Covid-19 Vaccine: Anti-vaxxers seek to Discredit Pfizer's Vaccine

Vaccines are one of the most amazing discoveries
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Anti-vaxxers took advantage of the positive outcomes of a new coronavirus vaccine, seeking to undermine the creation of Pfizer / BioNTech on social media within hours of it being revealed.

Bill Gates started trending on Twitter since the news emerged that interim analysis indicated the vaccine had 90 per cent efficacy. The Microsoft founder has become one of the most common targets for conspiracy theories because of his work on vaccinations.

Although some poked fun at the hypotheses of conspiracy, others subscribed to the views expressed in the viral Plandemic video by the disgraced US researcher Dr Judy Mikovits, in which she blames the coronavirus epidemic on a conspiracy led by Gates and the World Health Organization.

A caller to BBC Radio 2's Jeremy Vine show on Tuesday reiterated the conspiracy, saying "Bill Gates is behind this" and accusing him of pursuing material benefit.

Louise Creffield from Save Our Rights UK, who has lobbied against lockdown, replied live on Facebook just over an hour after Boris Johnson finished a press conference in which he tried to balance expectations following the interim results for the vaccine, which must receive regulatory approval before it is rolled out.

In the video, she said:

“There’s been no safety data yet, it hasn’t been peer-reviewed, there is a lot of indemnity to it and the MHRA [Medicines and Healthcare products Regulatory Agency], who are going to be the ones that approve it or not, we have found out, well, one, they’re a government body so they are paid for by the government, and two they’ve received nearly £1m in funding from the Bill and Melinda Gates Foundation. So the likelihood that they are a robustly independent body like Boris Johnson said is slim to none.”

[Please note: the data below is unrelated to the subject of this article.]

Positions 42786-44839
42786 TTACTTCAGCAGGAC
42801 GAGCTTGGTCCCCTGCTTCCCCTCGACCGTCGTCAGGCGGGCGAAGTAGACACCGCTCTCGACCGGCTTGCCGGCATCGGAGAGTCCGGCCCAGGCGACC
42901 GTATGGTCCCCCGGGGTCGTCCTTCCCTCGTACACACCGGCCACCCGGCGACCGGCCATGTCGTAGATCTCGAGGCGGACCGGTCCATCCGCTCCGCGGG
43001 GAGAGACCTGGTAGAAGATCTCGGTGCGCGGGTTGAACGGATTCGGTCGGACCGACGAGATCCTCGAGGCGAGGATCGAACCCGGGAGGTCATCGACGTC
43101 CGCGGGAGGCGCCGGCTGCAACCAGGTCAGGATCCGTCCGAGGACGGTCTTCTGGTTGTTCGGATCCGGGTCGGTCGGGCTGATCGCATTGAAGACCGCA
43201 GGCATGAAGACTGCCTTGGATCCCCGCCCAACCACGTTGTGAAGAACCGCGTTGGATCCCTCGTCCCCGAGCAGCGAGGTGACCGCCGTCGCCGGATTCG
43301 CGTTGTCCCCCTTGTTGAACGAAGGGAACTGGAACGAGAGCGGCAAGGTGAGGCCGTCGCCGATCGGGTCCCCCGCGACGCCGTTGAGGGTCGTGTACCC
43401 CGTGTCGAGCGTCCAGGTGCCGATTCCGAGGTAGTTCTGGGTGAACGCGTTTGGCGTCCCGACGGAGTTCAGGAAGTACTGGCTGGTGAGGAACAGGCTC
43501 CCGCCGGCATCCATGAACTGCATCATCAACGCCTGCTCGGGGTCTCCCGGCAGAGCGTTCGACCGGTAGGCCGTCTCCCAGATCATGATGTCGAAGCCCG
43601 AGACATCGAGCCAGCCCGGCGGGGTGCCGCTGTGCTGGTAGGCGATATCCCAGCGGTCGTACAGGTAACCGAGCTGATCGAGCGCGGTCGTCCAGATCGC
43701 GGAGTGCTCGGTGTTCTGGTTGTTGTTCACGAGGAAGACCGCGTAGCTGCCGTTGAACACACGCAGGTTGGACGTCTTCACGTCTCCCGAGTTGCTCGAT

In saying that there was no safety evidence for the vaccine, Johnson was clear because it was not peer-reviewed.

Creffield also expressed scepticism about the pace of production of the vaccine. A reference to Johnson being flanked by Brigadier Joe Fossey at the press conference, who was there to speak about military support for mass research in Liverpool, she suggested the presence of the army is coercive.

Heidi Larson, director of the London-based Vaccine Confidence Project, said:

“There’s a lot of languages out there about speed but we haven’t really talked about why things are faster and it’s not because we’re shortcutting old processes.

“These new Covid vaccines are on brand new platforms. There’s never been an mRNA vaccine [which uses the genetic code rather than any part of the virus itself] before for humans. So, this Pfizer vaccine, for instance, would be absolutely brand new, made in a new way.”

While social media sites have removed some of the more extreme material, such as the Pandemic video, Larson said it was hard for them to control or prevent transferring content that was vaguer or shared by organizations with innocuous-sounding names to another site.

“I think the biggest problem with all these misinformation efforts is that we’re not there with alternatives and we’re not listening,” she said.

“Anti/sceptical vaccine individuals and groups are actively seeking out people who are questioning and hesitant, and they are right there, waiting to say: ‘You’re right, you have a good reason to be concerned, there is a problem.’ We’re just saying ‘Don’t worry’ and not really saying: ‘Tell me about your concern.’”

A study published on Tuesday by the British Academy and the Royal Society for the Set-C (Science in Emergencies Tasking: Covid-19) party, Prof Melinda Mills, from the University of Oxford and lead author of the Covid-19 vaccine deployment, echoed Larson's views.

“Vaccines are one of the most amazing discoveries … they’ve saved millions of lives and we often forget that because we’re not surrounded by measles and polio and smallpox. But I do think so much focus on the medical science and so much focus on the vaccines has left us with a real blind spot into how people see them.”

Creffield said the Pfizer vaccine being based on new technology increased the need for scrutiny.
“I’m not about feeding conspiracy theories – I’m just about making sure that we have the full facts of the matter, including about where these things are coming from,” she told the Guardian.

“If there’s questions on any of those answers … that doesn’t mean necessarily it’s untrustworthy and that you shouldn’t take part in whatever it is. It just means you need to satisfy that … nothing untoward is going on.”

Source: The Guardian